Great Satan agrees terms with Axis of Evil

A nuclear deal agreed with Iran has divided opinion in the West, reports Matthew Partridge.

The deal between Iran and the US over Iran's nuclear programme "should be welcomed by all sensible people", writes Peter Oborne in The Daily Telegraph. Under its terms "the US has tacitly acknowledged the Iranian right to enrich uranium".

But at the same time, "the Iranians have allowed the International Atomic Energy Agency virtually unlimited access, thus ensuring that no nuclear material can be diverted for military purposes".

Tony Blair, "on the orders of George W Bush", blocked a similar deal in 2005. But with the Iranian programme near-complete, the US "has bowed to the inevitable".

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"The benefits of movement on the diplomatic front with Iran could be far-reaching," says The Independent. As well as avoiding "a new war in the Middle East", another benefit would be possible co-operation on Syria.

The deal could help the US and Iran "discover common ground". After all, while Britain and the US "want to see the back of Bashar al-Assad's regime", they are worried "about the prospects of Sunni jihadists taking over".

While the prospects for a wide-ranging deal may still be remote, "the fact that one can even float such an idea shows how fast things could be changing".

Robert Fisk, writing in the same paper, is less impressed. The deal "marks a victory for the Shia in their growing conflict with the Sunni Muslim Middle East". As such, "it gives substantial hope to Bashar al-Assad that he will be left in power in Syria".

Not only does it "isolate" Israel and "infuriate" Saudi Arabia, it proves America "has no intention far into the future of undertaking military action in the region". Overall, the Syrian despot is likely to "sleep well in his bed tonight".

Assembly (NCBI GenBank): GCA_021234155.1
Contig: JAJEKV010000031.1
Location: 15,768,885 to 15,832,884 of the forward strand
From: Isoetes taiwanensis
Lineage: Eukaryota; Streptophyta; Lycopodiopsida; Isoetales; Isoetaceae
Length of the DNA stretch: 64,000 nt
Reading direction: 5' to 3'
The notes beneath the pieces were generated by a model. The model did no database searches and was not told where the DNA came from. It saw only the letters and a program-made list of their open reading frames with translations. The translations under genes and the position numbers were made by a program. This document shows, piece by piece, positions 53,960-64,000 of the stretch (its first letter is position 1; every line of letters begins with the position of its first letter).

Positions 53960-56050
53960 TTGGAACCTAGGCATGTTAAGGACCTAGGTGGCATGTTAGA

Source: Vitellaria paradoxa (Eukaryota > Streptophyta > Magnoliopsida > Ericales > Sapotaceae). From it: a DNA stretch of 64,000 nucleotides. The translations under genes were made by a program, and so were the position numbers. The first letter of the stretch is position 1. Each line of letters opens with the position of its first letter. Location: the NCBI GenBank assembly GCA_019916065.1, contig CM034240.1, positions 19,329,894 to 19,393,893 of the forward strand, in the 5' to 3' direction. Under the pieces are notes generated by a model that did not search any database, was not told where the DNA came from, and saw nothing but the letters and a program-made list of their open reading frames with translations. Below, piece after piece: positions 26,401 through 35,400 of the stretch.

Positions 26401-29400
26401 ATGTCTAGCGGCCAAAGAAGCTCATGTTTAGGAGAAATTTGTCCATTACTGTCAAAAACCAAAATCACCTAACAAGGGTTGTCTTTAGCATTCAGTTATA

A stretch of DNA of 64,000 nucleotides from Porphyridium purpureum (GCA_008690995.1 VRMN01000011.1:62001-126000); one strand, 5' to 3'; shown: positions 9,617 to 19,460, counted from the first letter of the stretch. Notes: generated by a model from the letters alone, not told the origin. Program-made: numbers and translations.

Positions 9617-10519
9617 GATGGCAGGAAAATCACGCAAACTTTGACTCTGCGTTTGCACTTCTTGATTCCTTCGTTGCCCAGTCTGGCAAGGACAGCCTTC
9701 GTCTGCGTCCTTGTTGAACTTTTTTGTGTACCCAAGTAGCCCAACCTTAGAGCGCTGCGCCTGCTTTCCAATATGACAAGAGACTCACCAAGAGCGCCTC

Iran has also "been granted achingly generous terms that it has not earned", fears The Times. While in theory this could be a "first step" to "a more comprehensive deal that brought Iran back into the family of nations", Tehran's "long history of deceit, duplicity, bellicosity and xenophobia" suggests otherwise.

More tellingly, "the regime's insistence on access to the full fuel cycle is highly suggestive that it wishes to retain freedom of manoeuvre to develop nuclear weapons". The deal represents a "reprieve" from sanctions it will be tough to bring them back if things don't work out.

"The P5+1 countries, with the ludicrous Catherine Ashton speaking for Europe, have indeed made a historic and terrible mistake," says Douglas Murray in The Spectator, granting the regime in Tehran the time it needs to reinforce its power at home and continue the search for nuclear weaponry.

Foreign Secretary William Hague is now "a diminished figure trying to persuade a sceptical nation to support a demeaning deal". Indeed, "all he lacked was a winged collar, a piece of paper and the slogan: nuclear peace in our time'".

Dr Matthew Partridge

Matthew graduated from the University of Durham in 2004; he then gained an MSc, followed by a PhD at the London School of Economics.

He has previously written for a wide range of publications, including the Guardian and the Economist, and also helped to run a newsletter on terrorism. He has spent time at Lehman Brothers, Citigroup and the consultancy Lombard Street Research.

Matthew is the author of Superinvestors: Lessons from the greatest investors in history, published by Harriman House, which has been translated into several languages. His second book, Investing Explained: The Accessible Guide to Building an Investment Portfolio, is published by Kogan Page.

As senior writer, he writes the shares and politics & economics pages, as well as weekly Blowing It and Great Frauds in History columns He also writes a fortnightly reviews page and trading tips, as well as regular cover stories and multi-page investment focus features.

Follow Matthew on Twitter: @DrMatthewPartri